By Matthew Bornhorst
Nearly 50 years ago President Nixon signed into law Amendment XXVI lowering the voting age to 18. This allowed millions of young people eligible to be drafted for war to also have the right to vote.
Now, more than ever, representation is imperative. With voter turnout declining, an aging voting age population, and vastly under-representative government, now is the time to think about who exactly gets to vote.
Looking back to 1971, when the 26th amendment was passed, you see a highly tumultuous political climate. With the Vietnam War raging and popular support for President Nixon waning, many people saw themselves unrepresented. People could go off to war and die for their country before they got to vote, they argued.
And it worked. Nixon caved to the pressure and allowed millions of new young people to vote. That decision, however, was not based off of a rational age that makes a person suitable to vote. So it is worth taking a look at what age one is suitable to vote, and, potentially, lowering the federal minimum.
The fact is young people already are barely getting out to vote. With an aging pool of political candidates, young people feel as though there isn’t anyone who truly represents them, and with a general lack of knowledge of the civic sphere, there isn’t any practical knowledge of how to change that fact. This could be remedied by lowering the voting age to 16.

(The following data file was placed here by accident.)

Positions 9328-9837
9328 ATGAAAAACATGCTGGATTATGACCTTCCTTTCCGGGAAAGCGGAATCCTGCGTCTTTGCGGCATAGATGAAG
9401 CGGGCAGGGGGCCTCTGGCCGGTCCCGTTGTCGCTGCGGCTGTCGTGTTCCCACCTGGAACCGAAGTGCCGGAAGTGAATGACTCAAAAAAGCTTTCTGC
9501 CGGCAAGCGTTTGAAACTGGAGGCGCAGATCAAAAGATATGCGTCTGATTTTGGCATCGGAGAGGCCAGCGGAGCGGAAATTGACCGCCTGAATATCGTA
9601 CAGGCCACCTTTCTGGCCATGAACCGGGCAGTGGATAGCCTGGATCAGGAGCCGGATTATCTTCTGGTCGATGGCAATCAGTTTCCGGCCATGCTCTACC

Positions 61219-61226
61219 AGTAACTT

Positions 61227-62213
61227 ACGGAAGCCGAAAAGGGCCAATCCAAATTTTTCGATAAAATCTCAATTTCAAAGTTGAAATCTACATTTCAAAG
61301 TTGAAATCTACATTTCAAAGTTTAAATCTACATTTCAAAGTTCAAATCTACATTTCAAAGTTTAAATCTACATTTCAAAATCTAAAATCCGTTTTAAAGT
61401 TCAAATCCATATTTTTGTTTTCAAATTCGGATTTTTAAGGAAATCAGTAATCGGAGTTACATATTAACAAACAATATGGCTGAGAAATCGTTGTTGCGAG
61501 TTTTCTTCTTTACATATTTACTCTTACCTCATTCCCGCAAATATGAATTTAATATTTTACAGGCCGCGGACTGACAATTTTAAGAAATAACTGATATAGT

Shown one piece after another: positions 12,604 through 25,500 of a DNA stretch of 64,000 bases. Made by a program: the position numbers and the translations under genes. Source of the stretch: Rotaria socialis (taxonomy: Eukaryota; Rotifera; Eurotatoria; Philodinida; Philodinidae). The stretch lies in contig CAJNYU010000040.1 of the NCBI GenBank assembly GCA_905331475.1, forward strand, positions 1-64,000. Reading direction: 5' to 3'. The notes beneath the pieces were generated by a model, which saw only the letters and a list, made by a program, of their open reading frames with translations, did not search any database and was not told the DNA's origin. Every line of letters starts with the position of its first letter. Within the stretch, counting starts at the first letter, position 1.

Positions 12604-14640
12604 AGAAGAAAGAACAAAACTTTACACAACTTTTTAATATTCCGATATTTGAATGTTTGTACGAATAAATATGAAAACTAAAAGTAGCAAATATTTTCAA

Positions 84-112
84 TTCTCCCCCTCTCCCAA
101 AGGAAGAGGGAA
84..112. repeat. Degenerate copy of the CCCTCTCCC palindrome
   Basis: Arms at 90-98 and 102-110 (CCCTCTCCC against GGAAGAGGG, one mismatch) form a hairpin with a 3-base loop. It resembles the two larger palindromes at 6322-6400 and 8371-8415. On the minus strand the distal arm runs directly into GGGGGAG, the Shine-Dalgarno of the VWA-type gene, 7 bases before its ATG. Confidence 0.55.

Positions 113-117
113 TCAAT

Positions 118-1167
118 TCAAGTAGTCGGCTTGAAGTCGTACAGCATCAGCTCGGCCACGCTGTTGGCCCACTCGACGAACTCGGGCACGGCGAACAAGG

With young people getting more connected and involved in politics at younger ages with the internet, they feel as connected and informed as many adults, and with civics classes in high school it is very easy to educate them on ballot issues. And saying that teens are too dumb to vote is giving way too much credit to adults anyway. When only 39% of adults can name the three branches of government — the pillar of American democracy — it isn’t saying much about their knowledge either.
This American Democracy where voting is the ultimate tool to affect change. Critics argue that young people can involved with political campaigns and get their voice out that way, however, this is like a lion without teeth. It can roar as loud as thunder, but without the means to kill, it is but a hollow noise.
This is on top of the fact that at 16 many young men and women are joining the workforce, and for a country that, supposedly, dislikes taxation without representation, we are treading into murky waters, and young people are starting to push for their right to vote.
Campaigns like Vote16 are pushing to lower the voting age to 16 in local elections in the hopes that the positive effects that it has on local elections will be amplified to make it a national issue.
That campaign and others also point to countries like Austria and Norway, whose voting ages are 16, where voter turnout noticeably increases for young voters. This is because at 16 men and women are embroiled in their educational careers and are extremely moldeable, so habits formed in high school and secondary education will carry on into the future.
So it’s time to rid ourselves of the view of teenagers as lazy, uneducated, immature kids who don’t understand the consequences of their actions, and instead view them as a part of the lazy, uneducated, debatably mature populous who has to bear the brunt of the consequences those who can vote impose upon them.